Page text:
Betty Rose from hilly Vermont found the old course relatively flat, thus making the new course a comparative pancake. She loved the finish line under the famous memorial arch, as well as the entertainment along the route. Vermonter Sandy Colvin also called it flat and loves the course because it’s accessible and not crowded. She uses it to qualify for Boston. For Sandy, the benefits of being able to room within walking distance of the start, and the entertainment for her family while she runs are big pluses.
This event was honored as “Race of the Year” in 2004 by New England Runner. As NER highlighted, the course takes quaint country roads, passes 19th century homes, pumpkin farms, and gardens galore. As one of only two marathons in the State of Connecticut, it exposes you to local architecture and historic landmarks including the Wadsworth Atheneum Art Museum, the Old State House where the U.S. Constitution was written, and the Wood Memorial Library. Revolutionary War buffs will love running down old Main Street in South Windsor, traveled by the likes of George Washington, John Adams, and General Lafayette. The revised course on the new riverfront trail along the Connecticut River is quintessential New England. The half marathon no longer runs through the industrial park, and the 5K now takes runners through a festive Hispanic Ethnic neighborhood.
What’s there other than running?
There will be two hours of live television broadcasting with race highlights. Pre-race you’ll find an expo, a pasta feed and an elite athlete conference. During the event you’ll find entertainment at approximately 20 different locations along the course, including rock and roll, African drummers, reggae, Celtic music, bagpipes and country and western - something for everyone’s taste! Spectators have easy access to the course. Post-race festivities and food are held in Bushnell Park near the start and finish lines. It claims to be one of the best post-race parties in North America, and the only marathon known to serve 100% organic foods.
Your entry fee gives you a shirt when you register and a medal at the finish. Other amenities for the runners include some of the best shower facilities available and post-race massages. There is also conscientious attention to the safety of runners. The course is monitored by over 200 police and medical personnel with plenty of fencing and signage, and space blankets at the finish line. The marathon cutoff is six hours. There is consensus that this event is well organized and managed, with a friendly attitude. Even the runners who experienced pouring rain in 2005 and resulting slower times came away content and satisfied with the experience.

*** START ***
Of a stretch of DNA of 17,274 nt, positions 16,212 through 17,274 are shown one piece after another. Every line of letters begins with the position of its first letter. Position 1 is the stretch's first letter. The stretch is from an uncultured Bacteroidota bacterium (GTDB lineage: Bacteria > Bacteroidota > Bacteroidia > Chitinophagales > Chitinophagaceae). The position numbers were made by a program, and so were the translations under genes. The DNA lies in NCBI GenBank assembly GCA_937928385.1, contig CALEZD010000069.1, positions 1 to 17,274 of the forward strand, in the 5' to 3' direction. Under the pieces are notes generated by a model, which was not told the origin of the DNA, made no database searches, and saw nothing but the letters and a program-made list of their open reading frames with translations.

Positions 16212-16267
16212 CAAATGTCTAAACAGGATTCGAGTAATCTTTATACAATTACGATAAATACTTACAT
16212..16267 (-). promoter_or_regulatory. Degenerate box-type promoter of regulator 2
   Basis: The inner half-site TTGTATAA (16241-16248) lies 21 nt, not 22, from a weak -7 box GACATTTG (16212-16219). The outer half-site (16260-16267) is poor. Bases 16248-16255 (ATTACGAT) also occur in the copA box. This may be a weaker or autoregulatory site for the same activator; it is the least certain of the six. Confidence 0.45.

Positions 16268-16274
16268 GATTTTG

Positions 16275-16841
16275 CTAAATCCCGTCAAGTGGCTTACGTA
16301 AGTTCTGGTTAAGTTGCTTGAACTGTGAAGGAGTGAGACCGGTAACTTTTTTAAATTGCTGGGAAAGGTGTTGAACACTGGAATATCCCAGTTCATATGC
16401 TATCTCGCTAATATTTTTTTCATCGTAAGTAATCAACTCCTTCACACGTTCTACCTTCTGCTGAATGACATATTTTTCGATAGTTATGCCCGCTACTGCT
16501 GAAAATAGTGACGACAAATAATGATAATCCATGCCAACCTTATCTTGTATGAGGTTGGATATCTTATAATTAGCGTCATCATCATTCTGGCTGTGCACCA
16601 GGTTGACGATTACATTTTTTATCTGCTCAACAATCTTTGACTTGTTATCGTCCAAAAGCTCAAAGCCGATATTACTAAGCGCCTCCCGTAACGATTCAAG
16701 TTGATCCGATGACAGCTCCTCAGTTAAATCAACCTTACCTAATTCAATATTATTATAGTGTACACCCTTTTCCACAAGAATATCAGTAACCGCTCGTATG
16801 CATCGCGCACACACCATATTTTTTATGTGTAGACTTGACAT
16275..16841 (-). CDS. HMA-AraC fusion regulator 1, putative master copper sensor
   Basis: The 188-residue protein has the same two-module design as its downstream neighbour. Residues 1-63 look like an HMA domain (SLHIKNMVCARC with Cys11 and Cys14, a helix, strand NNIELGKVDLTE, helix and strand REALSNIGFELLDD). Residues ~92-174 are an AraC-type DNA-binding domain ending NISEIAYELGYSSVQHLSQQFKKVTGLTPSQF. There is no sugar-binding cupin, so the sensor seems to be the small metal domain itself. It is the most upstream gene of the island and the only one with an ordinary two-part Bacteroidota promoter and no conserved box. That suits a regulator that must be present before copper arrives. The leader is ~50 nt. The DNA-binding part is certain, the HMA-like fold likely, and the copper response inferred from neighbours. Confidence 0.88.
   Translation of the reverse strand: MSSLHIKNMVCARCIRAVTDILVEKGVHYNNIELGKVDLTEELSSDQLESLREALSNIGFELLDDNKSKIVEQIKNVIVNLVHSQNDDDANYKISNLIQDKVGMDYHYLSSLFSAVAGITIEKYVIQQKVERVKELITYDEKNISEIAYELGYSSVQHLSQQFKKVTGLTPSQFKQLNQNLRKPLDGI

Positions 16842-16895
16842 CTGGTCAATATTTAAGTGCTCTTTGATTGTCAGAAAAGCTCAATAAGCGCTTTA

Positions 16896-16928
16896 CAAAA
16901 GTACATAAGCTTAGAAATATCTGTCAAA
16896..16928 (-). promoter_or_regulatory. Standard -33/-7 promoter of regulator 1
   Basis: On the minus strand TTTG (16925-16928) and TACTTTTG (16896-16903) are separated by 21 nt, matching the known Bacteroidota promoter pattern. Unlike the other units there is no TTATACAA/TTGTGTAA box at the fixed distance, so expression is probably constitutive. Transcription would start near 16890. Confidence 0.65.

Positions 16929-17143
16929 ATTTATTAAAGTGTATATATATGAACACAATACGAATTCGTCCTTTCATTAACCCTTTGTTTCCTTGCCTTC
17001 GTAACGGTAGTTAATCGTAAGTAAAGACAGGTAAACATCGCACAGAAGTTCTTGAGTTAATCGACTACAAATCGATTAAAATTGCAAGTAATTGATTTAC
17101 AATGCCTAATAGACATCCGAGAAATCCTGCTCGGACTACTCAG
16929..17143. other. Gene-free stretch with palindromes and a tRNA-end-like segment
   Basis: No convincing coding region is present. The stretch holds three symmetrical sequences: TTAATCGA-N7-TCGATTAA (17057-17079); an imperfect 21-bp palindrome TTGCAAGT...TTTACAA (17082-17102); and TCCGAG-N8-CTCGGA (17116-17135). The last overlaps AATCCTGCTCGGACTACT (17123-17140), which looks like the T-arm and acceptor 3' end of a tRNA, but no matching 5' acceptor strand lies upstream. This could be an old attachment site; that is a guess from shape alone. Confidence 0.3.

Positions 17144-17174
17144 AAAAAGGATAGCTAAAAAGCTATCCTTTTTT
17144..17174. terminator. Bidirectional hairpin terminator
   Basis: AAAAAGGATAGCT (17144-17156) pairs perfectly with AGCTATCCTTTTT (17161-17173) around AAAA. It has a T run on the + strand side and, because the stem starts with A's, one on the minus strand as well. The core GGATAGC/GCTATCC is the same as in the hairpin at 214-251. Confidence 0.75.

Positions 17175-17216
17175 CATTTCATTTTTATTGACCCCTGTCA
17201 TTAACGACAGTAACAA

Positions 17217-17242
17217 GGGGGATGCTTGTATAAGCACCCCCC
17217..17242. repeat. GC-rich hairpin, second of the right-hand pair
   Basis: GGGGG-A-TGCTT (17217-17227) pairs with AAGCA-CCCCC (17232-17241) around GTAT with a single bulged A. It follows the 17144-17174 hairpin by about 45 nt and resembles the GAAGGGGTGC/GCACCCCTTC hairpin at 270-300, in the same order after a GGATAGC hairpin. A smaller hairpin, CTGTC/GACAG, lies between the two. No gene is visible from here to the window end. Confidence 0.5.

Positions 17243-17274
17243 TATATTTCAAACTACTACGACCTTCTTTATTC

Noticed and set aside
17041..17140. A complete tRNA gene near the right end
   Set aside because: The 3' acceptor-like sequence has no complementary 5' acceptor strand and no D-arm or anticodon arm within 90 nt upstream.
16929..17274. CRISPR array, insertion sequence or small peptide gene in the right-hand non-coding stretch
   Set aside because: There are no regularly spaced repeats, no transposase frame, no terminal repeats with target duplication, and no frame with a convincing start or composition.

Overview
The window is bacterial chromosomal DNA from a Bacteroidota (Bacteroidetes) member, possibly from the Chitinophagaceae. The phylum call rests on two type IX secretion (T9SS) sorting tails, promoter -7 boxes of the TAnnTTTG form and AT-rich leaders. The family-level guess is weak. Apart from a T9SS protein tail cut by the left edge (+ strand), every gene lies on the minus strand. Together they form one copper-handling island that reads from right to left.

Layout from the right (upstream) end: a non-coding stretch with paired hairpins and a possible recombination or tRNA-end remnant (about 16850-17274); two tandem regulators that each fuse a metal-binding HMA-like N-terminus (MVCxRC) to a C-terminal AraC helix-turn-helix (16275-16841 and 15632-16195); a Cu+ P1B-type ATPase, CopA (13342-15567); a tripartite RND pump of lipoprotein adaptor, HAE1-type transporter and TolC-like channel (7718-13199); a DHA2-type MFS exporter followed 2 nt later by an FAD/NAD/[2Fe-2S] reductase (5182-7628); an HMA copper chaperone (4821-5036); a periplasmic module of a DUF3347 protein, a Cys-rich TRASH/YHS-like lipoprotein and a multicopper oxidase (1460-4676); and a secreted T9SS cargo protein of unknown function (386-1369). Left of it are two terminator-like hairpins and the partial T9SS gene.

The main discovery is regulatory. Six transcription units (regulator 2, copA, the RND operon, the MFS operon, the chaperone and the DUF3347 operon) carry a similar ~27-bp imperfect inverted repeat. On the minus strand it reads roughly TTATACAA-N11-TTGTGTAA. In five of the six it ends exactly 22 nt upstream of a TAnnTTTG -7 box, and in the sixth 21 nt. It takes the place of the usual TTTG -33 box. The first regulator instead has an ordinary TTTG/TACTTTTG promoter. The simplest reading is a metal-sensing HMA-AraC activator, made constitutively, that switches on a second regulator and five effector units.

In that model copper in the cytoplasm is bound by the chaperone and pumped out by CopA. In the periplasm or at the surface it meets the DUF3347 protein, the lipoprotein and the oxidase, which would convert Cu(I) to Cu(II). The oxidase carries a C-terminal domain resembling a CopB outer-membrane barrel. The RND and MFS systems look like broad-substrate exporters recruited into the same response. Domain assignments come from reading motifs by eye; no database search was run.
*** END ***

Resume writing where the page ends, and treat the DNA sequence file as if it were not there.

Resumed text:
What about the philanthropic mission?
This event raises approximately $300,000 for local and national charities. The mission of the Hartford Marathon Foundation, Inc. The HMF mission is to “create and manage fitness events to benefit the Greater Hartford community.” Race organizers have set a goal of $500,000 for 2007. The event offers perks to charity runners who have their own mission, and to those who support local charities, including entry into “charity village.” This year HMF supports five official charities: Jeff’s Running Partners, Connecticut Children’s Medical Center, The Hartford Hospital, Mercy Housing & Shelter, and Juvenile Diabetes of Connecticut. Go to the website to find out more about each of these and how to contribute.
What about the “Green”?
The Hartford Marathon is eco-friendly. According to Race Director Beth Shluger, they are striving to become the “Healthiest Marathon on the Planet.” In addition to serving organic foods, the event’s products are primarily locally produced and environmentally friendly. They use a Fuel Cell bus for elite transportation and relay shuttles, a UTC Power Fuel Cell car for the lead vehicle, renewable energy credits, and reusable water bottles at the finish. They request green power for the expo location at Hartford Civic Center, are bringing Micro turban power into Bushnell Park, feature Green exhibitors in the “Health & Fitness Expo,” and work closely with the Department of Environmental Protection on projects. During marathon week, Hartford’s City Council hosts a Green City conference.
How do I find out more and sign up?